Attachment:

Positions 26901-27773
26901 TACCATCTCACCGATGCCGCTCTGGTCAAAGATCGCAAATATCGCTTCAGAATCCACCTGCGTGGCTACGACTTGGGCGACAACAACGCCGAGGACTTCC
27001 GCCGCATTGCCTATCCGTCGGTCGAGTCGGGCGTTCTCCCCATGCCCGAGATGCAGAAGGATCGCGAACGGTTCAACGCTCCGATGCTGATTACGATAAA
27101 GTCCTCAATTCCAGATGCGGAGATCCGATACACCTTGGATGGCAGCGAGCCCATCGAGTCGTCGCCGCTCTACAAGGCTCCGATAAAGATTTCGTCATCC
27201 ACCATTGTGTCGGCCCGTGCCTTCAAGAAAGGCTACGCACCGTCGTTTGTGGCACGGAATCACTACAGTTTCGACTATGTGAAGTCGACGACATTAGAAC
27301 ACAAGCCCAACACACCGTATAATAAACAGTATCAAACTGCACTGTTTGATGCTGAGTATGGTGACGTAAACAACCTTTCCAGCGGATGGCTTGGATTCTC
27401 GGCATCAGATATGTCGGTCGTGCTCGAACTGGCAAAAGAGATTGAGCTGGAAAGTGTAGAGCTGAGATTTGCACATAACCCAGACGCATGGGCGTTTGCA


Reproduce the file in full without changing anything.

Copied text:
Positions 26901-27773
26901 TACCATCTCACCGATGCCGCTCTGGTCAAAGATCGCAAATATCGCTTCAGAATCCACCTGCGTGGCTACGACTTGGGCGACAACAACGCCGAGGACTTCC
27001 GCCGCATTGCCTATCCGTCGGTCGAGTCGGGCGTTCTCCCCATGCCCGAGATGCAGAAGGATCGCGAACGGTTCAACGCTCCGATGCTGATTACGATAAA
27101 GTCCTCAATTCCAGATGCGGAGATCCGATACACCTTGGATGGCAGCGAGCCCATCGAGTCGTCGCCGCTCTACAAGGCTCCGATAAAGATTTCGTCATCC
27201 ACCATTGTGTCGGCCCGTGCCTTCAAGAAAGGCTACGCACCGTCGTTTGTGGCACGGAATCACTACAGTTTCGACTATGTGAAGTCGACGACATTAGAAC
27301 ACAAGCCCAACACACCGTATAATAAACAGTATCAAACTGCACTGTTTGATGCTGAGTATGGTGACGTAAACAACCTTTCCAGCGGATGGCTTGGATTCTC
27401 GGCATCAGATATGTCGGTCGTGCTCGAACTGGCAAAAGAGATTGAGCTGGAAAGTGTAGAGCTGAGATTTGCACATAACCCAGACGCATGGGCGTTTGCA